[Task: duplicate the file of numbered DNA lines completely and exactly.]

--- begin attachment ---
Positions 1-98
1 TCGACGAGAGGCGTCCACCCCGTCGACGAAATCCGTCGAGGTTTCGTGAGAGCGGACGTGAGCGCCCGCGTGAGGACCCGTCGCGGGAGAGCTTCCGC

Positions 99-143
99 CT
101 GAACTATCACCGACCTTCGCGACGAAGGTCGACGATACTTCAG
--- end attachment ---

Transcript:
Positions 1-98
1 TCGACGAGAGGCGTCCACCCCGTCGACGAAATCCGTCGAGGTTTCGTGAGAGCGGACGTGAGCGCCCGCGTGAGGACCCGTCGCGGGAGAGCTTCCGC

Positions 99-143
99 CT
101 GAACTATCACCGACCTTCGCGACGAAGGTCGACGATACTTCAG